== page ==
The Global Solution for the Coming Energy Crisis
by Ralph Nansen
Copyright 1995 by Ralph Nansen, reproduced with permission
Chapter 9: A Call to Action for the United States
The question still remains: “What should we do now?”
My answer to that question is clear and unequivocal. The United States should proceed immediately, with all possible speed, to develop and deploy the solar power satellite energy system as the energy source for the twenty-first century.
The first half of this book addressed the importance of energy to the development of civilization and the contribution made by each source. Of particular importance was the economic growth associated with the nations that first made use of each new energy source. It also identified solar power satellites as the energy system for the future. The remainder of the book addresses why and how we, as a nation, should go about developing solar power satellites.
The Case for Developing Solar Power Satellites
Some of the very reasons for not developing the solar power satellite concept are also the best reasons to develop it.
First of all, if we were to commit to its development it would give us national purpose. We would no longer be wondering what to do the next time we run short of oil or a megalomaniac threatens to take control of a major oil-producing nation. We would be concentrating on a single common goal—not a generalized wish for energy independence, but a specific solution. It would be a greater task than going to the moon in the 1960s, but it would focus the nation’s talents, its energies, and its imagination in much the same way as did that lofty accomplishment. It would challenge our young people to take their place in history building a future for themselves and their children. They would become known as a generation of visionaries who stood at the crossroads of history and chose the pathway of growth rather than stagnation.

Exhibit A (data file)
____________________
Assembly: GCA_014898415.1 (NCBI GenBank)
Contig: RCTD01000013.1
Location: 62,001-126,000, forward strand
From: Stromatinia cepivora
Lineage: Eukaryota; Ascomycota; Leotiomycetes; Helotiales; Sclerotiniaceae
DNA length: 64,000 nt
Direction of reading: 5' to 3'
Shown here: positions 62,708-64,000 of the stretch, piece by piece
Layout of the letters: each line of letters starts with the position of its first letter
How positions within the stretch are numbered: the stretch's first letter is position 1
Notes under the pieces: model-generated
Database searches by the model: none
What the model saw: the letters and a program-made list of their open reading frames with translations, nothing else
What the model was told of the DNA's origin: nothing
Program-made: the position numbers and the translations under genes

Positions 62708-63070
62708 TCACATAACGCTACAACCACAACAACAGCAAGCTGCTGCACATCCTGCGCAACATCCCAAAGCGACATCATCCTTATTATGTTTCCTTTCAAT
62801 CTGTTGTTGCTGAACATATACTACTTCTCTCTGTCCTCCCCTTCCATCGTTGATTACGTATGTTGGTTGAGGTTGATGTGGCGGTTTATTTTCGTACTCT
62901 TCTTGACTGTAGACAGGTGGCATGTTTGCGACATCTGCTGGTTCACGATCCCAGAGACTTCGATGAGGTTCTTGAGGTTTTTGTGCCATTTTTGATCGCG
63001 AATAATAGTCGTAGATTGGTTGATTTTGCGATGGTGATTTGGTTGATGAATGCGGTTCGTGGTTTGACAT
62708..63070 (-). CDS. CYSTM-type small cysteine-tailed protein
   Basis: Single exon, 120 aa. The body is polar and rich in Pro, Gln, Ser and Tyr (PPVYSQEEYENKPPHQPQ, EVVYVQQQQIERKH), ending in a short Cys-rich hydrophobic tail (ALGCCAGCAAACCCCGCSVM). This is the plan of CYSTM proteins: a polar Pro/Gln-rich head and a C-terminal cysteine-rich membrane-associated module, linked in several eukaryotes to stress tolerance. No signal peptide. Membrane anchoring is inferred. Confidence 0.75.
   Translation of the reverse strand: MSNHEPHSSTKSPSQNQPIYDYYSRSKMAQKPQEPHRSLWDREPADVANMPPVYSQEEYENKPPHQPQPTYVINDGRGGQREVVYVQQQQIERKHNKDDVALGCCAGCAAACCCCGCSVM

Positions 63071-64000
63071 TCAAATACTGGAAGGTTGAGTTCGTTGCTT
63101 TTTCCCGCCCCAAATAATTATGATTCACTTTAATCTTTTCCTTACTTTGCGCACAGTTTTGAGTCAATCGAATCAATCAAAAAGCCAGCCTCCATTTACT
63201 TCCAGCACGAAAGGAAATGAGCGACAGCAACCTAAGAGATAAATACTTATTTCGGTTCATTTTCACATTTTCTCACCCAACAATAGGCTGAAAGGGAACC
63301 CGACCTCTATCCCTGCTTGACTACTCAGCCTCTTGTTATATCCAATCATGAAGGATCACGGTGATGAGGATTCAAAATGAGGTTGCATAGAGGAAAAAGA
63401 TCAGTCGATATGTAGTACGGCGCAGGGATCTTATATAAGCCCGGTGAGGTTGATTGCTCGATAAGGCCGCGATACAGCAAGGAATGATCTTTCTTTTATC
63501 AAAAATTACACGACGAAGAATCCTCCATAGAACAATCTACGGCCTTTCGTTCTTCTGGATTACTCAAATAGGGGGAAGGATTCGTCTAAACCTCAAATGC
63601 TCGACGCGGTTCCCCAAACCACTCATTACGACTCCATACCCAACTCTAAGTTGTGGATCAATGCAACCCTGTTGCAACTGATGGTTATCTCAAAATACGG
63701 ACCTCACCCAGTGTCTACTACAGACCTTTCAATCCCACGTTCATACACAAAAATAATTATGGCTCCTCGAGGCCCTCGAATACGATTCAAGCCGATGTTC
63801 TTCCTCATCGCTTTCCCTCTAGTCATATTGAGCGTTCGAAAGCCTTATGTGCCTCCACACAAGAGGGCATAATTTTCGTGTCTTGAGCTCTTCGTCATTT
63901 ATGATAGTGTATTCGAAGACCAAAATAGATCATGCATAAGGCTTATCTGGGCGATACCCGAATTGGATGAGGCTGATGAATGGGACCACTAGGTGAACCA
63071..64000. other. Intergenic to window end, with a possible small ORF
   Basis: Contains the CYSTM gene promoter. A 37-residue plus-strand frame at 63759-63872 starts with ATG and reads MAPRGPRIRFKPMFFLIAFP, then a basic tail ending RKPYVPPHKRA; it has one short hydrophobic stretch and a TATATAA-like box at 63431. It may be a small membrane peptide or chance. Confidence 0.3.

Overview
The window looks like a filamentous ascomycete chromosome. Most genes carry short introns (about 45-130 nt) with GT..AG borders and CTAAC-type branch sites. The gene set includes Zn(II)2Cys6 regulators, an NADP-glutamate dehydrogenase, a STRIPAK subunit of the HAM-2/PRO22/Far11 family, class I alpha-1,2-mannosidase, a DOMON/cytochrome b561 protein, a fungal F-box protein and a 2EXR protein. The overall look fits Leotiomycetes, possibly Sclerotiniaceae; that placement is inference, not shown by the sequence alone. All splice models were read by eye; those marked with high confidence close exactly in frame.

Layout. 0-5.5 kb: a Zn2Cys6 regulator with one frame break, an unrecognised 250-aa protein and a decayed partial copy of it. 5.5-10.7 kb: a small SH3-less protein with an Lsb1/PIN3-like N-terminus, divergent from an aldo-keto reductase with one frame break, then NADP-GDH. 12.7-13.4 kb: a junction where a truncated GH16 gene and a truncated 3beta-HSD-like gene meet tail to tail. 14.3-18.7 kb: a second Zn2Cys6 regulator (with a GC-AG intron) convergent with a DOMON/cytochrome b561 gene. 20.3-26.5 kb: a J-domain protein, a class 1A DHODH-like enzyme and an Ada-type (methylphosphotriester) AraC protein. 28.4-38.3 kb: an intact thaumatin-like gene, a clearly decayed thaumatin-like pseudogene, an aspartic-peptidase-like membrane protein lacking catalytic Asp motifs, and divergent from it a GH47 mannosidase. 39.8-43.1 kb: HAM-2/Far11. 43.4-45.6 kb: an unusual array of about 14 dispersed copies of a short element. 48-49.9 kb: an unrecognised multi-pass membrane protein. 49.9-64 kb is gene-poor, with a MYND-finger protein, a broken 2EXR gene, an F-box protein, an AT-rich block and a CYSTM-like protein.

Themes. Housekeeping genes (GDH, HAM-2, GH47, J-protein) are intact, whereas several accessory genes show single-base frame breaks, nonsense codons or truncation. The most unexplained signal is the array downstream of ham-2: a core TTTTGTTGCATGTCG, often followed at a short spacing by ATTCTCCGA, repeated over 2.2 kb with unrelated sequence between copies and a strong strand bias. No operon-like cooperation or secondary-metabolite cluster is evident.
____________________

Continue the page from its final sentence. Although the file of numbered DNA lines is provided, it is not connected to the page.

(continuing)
It would utilize the talents of scientists, engineers, and companies who have been working on military hardware, which is no longer a number one priority with the ending of the cold war. It would develop a new high-level technological base, which is so important to a highly developed nation like the United States in order to maintain our competitive place in the world economy. It would create a massive number of jobs that would bring growth to our economy.
When the energy starts to flow from the sky it would bring a continuing stream of wealth into our country. We would no longer be dependent on foreign oil. We would no longer participate in the massive exploitation of the earth’s resources. We would eliminate the need to burn huge quantities of fossil fuels and thus reverse the deterioration of the earth’s atmosphere. It would dramatically extend the life of precious oil for use as a petrochemical and fuel for airplanes and ships, so it could last far into the future. It would build the infrastructure of space development, which would open the space frontier for massive commercial development.
Traumatic changes would certainly affect some existing industries. The coal mining industry would be directly impacted as new solar power satellites came on-line and the old coal plants could be shut down and dismantled. This would not happen overnight, but rather over an extended period of time, giving the labor force an opportunity to acquire new jobs in the expanding economy. Companies would have time to branch out and enter new facets of the energy business as coal mining closed down. Oil companies would also face a shrinking market, but their products would have the advantage of maintaining a viable market for a much longer period of use. Their product base could be modified to encompass the new evolving energy field, which will include solar cells, batteries, and many other components.
Necessity Arouses American Creativity
During the second World War, the nation faced many crises, but two particular stories are worth recounting here. When war broke out, most of our natural rubber supply was cut off. Without rubber, our modern war machine was literally immobilized. Rubber was also needed for automobile tires. The civilian population running the factories would soon be left stranded without the means of getting to their jobs. Something had to be done about the rubber crisis. Several different approaches were developed that might have worked, but the rubber producers were pulling in different directions.
The situation was deteriorating rapidly and a solution had to be found if we were not to go down to defeat by default. Leadership finally surfaced in the form of the War Production Board. They looked at the options and selected Buna-S as the synthetic rubber to be developed. All effort was directed to the development of that one process. They started building production facilities even before knowing all that was required. The entire industry turned around, and within months the problems were solved, production began, and the allied nations rolled to victory on tires built of synthetic rubber produced as a result of a focused national effort to solve a problem.